Pakistani officials also insisted that they be allowed to approve each drone strike, giving them tight control over the list of targets, the New York Times report said.
`Reports of deal on drone attacks need to be substantiated` (http://zeenews.india.com/news/nation/reports-of-deal-on-drone-attacks-need-to-be-substantiated_840588.html)

antimony
08 Apr 13,, 15:49
The Special Rapporteur was informed that according to statistics compiled by the Ministry of Foreign Affairs, there have been at least 330 drone strikes on the territory of Pakistan since 2004. Records showed that the total number of deaths caused by drone strikes was at least 2,200 that in addition at least 600 people had suffered serious injuries…. [T]he Special Rapporteur was informed that the Government has been able to confirm that at least 400 civilians had been killed as a result of drone strikes, and that a further 200 individuals were regarded as probable non-combatants. Officials indicated that due to under-reporting and obstacles to effective investigation on the ground these figures were likely to be under-estimates of the number of civilian deaths….

Soooo, the report is based on GoP statistics, and they also say that some of these figures are estimates and not easily verifiable.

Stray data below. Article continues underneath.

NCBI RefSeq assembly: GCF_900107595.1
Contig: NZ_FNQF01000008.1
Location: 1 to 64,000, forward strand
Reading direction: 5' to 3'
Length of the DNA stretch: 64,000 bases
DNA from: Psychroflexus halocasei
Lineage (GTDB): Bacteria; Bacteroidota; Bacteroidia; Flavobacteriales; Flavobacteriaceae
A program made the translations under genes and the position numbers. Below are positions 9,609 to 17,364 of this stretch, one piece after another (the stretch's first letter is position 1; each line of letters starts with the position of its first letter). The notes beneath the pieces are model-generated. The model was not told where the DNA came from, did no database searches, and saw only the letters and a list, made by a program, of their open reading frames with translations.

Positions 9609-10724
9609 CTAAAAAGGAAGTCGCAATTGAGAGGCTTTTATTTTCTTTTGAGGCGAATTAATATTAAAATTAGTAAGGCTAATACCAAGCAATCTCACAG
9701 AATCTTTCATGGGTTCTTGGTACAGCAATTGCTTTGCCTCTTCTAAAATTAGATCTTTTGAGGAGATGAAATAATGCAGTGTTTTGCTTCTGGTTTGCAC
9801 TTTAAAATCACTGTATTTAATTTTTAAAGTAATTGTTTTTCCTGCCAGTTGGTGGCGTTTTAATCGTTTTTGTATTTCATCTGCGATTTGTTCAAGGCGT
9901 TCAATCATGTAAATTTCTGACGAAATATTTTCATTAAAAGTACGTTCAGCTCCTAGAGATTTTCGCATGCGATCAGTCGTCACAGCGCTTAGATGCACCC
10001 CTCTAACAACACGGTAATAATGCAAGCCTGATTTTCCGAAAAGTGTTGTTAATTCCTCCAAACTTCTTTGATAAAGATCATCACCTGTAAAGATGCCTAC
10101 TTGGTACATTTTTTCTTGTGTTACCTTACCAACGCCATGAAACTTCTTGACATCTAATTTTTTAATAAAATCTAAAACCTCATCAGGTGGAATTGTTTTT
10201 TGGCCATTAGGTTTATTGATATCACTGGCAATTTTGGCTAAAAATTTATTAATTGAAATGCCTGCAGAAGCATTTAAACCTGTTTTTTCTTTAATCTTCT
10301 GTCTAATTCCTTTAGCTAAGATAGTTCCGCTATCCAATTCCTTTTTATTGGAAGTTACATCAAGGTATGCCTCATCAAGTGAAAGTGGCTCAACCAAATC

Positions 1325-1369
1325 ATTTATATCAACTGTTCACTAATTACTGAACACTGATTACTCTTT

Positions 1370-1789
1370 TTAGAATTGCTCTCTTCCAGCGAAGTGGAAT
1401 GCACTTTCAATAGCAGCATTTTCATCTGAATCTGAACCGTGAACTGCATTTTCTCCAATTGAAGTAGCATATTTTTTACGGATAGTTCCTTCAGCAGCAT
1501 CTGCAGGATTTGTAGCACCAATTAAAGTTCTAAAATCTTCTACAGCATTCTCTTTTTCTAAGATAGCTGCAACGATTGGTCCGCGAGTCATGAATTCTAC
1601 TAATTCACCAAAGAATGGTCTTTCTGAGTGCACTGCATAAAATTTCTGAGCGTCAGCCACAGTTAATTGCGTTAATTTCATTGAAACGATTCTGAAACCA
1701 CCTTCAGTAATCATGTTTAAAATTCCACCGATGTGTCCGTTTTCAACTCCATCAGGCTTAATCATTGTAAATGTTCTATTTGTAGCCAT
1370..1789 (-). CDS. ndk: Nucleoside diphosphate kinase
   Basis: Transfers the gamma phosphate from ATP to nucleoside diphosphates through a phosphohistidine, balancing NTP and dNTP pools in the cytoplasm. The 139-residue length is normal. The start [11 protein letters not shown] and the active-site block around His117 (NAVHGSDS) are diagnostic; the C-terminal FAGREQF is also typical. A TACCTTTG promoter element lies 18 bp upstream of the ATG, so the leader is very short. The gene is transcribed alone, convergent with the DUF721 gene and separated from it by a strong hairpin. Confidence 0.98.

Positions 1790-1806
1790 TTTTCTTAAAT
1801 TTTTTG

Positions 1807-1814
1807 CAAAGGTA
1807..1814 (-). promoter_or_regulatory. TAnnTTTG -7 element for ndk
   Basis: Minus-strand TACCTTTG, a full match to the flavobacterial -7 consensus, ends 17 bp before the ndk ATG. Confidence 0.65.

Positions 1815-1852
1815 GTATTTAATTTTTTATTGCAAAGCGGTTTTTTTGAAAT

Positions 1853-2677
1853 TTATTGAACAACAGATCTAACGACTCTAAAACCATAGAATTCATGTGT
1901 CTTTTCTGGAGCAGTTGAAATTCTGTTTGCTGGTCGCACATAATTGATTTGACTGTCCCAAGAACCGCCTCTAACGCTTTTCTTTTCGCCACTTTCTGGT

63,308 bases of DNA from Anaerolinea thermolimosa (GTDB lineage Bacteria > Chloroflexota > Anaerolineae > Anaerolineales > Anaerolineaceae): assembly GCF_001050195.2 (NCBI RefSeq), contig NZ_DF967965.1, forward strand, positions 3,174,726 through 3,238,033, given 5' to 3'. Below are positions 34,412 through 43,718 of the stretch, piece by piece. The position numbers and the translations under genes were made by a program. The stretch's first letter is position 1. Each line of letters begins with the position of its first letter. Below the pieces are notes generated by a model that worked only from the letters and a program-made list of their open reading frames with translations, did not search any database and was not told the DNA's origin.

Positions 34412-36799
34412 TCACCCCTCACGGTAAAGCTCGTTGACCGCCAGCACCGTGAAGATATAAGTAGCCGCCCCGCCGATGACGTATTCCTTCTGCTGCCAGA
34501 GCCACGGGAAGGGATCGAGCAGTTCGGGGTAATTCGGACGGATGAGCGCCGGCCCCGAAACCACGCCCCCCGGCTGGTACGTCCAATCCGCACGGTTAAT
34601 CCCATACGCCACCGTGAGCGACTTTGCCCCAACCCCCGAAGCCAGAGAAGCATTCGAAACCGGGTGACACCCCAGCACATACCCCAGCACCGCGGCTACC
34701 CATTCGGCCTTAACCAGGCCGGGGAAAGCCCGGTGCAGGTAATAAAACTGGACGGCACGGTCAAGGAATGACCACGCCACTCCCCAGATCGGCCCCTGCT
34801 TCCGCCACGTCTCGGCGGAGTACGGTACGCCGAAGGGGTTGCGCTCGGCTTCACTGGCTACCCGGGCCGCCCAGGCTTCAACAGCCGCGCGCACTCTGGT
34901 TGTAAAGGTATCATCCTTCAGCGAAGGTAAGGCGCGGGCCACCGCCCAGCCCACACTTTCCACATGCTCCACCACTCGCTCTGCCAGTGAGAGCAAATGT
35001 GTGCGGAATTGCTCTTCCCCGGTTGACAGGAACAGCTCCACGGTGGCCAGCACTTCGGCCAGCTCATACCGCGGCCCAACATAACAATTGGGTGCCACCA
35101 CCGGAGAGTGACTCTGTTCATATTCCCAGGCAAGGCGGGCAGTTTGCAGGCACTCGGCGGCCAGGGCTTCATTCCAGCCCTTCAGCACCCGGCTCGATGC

No way these numbers may be biased or overstated :rolleyes:

Look, if we need to stick to the level of scrutiny that you have been laying down for anything concerning Pakistan, I think we need the exact details of each and every civilian casualty from drone attacks, along with verifiable, documented proof that these were caused by the drones. Else it might as well be a bunch of stories made up by the GoP.

antimony
08 Apr 13,, 15:51
Even the Indian government is not willing to swallow this expose` without 'substantiation':

Of course they are not - who wants the hassle of explaining stupidly obvious norms of international cooperation to millions of the likes of DefCon5 and Dopple?

Agnostic Muslim
08 Apr 13,, 17:09
Soooo, the report is based on GoP statistics, and they also say that some of these figures are estimates and not easily verifiable.